• G02F1/00Devices or arrangements for the control of the intensity, colour, phase, polarisation or direction of light arriving from an independent light source, e.g. switching, gating, or modulating; Non-linear optics
    • G02F1/01Devices or arrangements for the control of the intensity, colour, phase, polarisation or direction of light arriving from an independent light source, e.g. switching, gating, or modulating; Non-linear optics for the control of the intensity, phase, polarisation or colour 
    • G02F1/13Devices or arrangements for the control of the intensity, colour, phase, polarisation or direction of light arriving from an independent light source, e.g. switching, gating, or modulating; Non-linear optics for the control of the intensity, phase, polarisation or colour  based on liquid crystals, e.g. single liquid crystal display cells
    • G02F1/133Constructional arrangements; Operation of liquid crystal cells; Circuit arrangements
    • G02F1/1333Constructional arrangements; Manufacturing methods
    • G02F1/1339Gaskets; Spacers; Sealing of cells
    • BPERFORMING OPERATIONS; TRANSPORTING
    • B23MACHINE TOOLS; METAL-WORKING NOT OTHERWISE PROVIDED FOR
    • B23KSOLDERING OR UNSOLDERING; WELDING; CLADDING OR PLATING BY SOLDERING OR WELDING; CUTTING BY APPLYING HEAT LOCALLY, e.g. FLAME CUTTING; WORKING BY LASER BEAM
    • B23K2103/00Materials to be soldered, welded or cut
    • B23K2103/16Composite materials, e.g. fibre reinforced
    • B23K2103/166Multilayered materials
    • B23K2103/172Multilayered materials wherein at least one of the layers is non-metallic
    • BPERFORMING OPERATIONS; TRANSPORTING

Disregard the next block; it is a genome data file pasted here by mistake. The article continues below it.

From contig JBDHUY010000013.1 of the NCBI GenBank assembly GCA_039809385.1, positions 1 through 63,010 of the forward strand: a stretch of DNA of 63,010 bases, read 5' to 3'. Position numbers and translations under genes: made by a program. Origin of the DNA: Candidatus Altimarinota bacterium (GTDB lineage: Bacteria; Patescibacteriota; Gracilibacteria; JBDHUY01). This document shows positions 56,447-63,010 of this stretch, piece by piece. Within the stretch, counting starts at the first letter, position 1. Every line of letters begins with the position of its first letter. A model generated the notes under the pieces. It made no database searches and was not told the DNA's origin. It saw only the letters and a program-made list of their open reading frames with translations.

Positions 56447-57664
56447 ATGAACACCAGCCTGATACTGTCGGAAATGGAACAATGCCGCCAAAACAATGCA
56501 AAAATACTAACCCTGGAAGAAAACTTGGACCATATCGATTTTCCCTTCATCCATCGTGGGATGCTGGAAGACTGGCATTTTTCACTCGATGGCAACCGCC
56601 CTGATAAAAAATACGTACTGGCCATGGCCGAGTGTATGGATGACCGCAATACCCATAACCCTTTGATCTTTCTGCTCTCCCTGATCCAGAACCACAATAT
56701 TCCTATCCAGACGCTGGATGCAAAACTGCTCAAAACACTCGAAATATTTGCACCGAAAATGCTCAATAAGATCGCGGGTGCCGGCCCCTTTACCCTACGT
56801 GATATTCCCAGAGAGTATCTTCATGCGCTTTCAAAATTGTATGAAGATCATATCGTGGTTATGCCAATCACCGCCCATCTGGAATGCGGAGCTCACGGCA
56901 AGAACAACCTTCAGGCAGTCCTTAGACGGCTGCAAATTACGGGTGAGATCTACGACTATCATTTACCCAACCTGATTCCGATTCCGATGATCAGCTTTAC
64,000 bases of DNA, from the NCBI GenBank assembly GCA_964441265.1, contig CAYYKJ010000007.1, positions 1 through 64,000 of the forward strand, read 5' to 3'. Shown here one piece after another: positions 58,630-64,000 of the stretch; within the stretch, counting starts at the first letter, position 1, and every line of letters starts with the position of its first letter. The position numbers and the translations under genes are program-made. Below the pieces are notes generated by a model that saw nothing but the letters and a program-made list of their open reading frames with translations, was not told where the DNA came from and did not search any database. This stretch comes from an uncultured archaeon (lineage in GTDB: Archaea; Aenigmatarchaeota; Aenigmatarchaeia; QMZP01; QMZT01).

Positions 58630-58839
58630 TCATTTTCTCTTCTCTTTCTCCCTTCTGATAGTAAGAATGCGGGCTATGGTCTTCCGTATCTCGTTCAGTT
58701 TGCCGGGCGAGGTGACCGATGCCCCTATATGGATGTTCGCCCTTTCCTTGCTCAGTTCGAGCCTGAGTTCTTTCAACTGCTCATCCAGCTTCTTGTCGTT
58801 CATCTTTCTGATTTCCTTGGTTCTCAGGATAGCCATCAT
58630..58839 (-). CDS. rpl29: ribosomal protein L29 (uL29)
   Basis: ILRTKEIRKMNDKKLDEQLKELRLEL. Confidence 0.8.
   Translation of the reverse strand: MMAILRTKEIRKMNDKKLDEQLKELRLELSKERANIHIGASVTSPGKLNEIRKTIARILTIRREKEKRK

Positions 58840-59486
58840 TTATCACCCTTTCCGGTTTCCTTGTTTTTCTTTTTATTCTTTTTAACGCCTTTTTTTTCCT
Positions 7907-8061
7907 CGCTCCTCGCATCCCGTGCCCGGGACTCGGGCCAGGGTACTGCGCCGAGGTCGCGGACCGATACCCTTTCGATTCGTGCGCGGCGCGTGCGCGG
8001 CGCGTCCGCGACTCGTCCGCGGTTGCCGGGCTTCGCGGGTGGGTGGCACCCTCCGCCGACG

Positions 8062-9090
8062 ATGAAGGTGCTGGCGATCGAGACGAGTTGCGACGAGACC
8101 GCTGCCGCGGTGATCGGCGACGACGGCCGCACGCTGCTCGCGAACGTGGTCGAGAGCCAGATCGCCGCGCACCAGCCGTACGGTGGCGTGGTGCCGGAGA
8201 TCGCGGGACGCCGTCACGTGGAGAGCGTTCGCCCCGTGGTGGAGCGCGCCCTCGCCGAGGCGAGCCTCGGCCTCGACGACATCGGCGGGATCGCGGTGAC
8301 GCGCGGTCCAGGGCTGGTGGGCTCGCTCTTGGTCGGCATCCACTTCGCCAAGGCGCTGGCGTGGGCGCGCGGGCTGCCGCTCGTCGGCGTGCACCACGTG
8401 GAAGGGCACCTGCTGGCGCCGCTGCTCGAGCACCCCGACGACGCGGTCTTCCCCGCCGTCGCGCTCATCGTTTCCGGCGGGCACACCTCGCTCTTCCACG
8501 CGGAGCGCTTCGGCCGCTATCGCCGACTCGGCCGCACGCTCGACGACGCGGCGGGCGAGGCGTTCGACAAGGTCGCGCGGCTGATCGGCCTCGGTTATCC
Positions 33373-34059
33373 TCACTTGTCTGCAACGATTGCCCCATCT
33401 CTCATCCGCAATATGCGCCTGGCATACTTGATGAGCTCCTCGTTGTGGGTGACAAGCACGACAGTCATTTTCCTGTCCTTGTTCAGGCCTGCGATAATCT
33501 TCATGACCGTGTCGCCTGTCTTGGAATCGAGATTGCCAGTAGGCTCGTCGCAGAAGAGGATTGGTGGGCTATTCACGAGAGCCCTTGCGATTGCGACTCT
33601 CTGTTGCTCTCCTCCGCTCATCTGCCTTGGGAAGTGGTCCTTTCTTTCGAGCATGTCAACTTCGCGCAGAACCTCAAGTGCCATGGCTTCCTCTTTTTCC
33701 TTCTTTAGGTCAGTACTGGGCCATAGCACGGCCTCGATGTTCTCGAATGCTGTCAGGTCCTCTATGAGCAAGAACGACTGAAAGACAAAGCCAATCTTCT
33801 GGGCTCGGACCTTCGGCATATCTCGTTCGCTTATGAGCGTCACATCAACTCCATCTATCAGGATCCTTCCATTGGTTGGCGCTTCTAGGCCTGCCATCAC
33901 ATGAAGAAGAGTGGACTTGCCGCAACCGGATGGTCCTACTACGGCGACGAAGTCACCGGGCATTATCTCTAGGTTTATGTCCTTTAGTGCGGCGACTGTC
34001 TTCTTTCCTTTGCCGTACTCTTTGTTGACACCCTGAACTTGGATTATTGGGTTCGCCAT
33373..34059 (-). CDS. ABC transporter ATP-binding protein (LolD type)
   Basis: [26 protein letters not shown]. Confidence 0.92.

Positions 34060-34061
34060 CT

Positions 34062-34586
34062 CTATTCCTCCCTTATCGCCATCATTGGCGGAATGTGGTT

• B23MACHINE TOOLS; METAL-WORKING NOT OTHERWISE PROVIDED FOR
    • B23KSOLDERING OR UNSOLDERING; WELDING; CLADDING OR PLATING BY SOLDERING OR WELDING; CUTTING BY APPLYING HEAT LOCALLY, e.g. FLAME CUTTING; WORKING BY LASER BEAM
    • B23K2103/00Materials to be soldered, welded or cut
    • B23K2103/50Inorganic material, e.g. metals, not provided for in B23K2103/02 – B23K2103/26
    • B23K2203/172
    • GPHYSICS
    • G02OPTICS
    • G02FDEVICES OR ARRANGEMENTS, THE OPTICAL OPERATION OF WHICH IS MODIFIED BY CHANGING THE OPTICAL PROPERTIES OF THE MEDIUM OF THE DEVICES OR ARRANGEMENTS FOR THE CONTROL OF THE INTENSITY, COLOUR, PHASE, POLARISATION OR DIRECTION OF LIGHT, e.g. SWITCHING, GATING, MODULATING OR DEMODULATING; TECHNIQUES OR PROCEDURES FOR THE OPERATION THEREOF; FREQUENCY-CHANGING; NON-LINEAR OPTICS; OPTICAL LOGIC ELEMENTS; OPTICAL ANALOGUE/DIGITAL CONVERTERS
    • G02F2201/00Constructional arrangements not provided for in groups G02F1/00 - G02F7/00
    • G02F2201/50Protective arrangements
    • G02F2201/506Repairing, e.g. with redundant arrangement against defective part

Abstract

The disclosure provides, in part a seal system for sealing a film. The disclosure further provides, in part, a sealed film comprising a first and a second substrate; a first and a second electrode disposed on the surface of at least one of the substrates; a switching material disposed between the first and second substrates; a first seal and a second seal; the first seal disposed along an edge of the switching material, separating the switching material from the second seal.

Description

This application claims the benefit of international application no. PCT/CA2014/000191, filed Mar. 6, 2014, and U.S. Provisional Application Nos. 61/774,480 filed Mar. 7, 2013, and No. 61/910,261, filed Nov. 29, 2013; each of which is incorporated herein by reference in its entirety, for all purposes.

TECHNICAL FIELD

The present disclosure relates to a seal system for a layered device. The layered device may have a switchable layer, and may include an optical filter or a laminated glass.

BACKGROUND

A switchable film may generally comprise two substrates, with a switchable material disposed therebetween. Depending on the nature of the switchable material, it may be advantageous to provide a seal around the perimeter of the switchable material to keep it separated from water, air, oxygen or other aspects of the external environment. This may be beneficial in preserving function, or preventing degradation or diminished performance.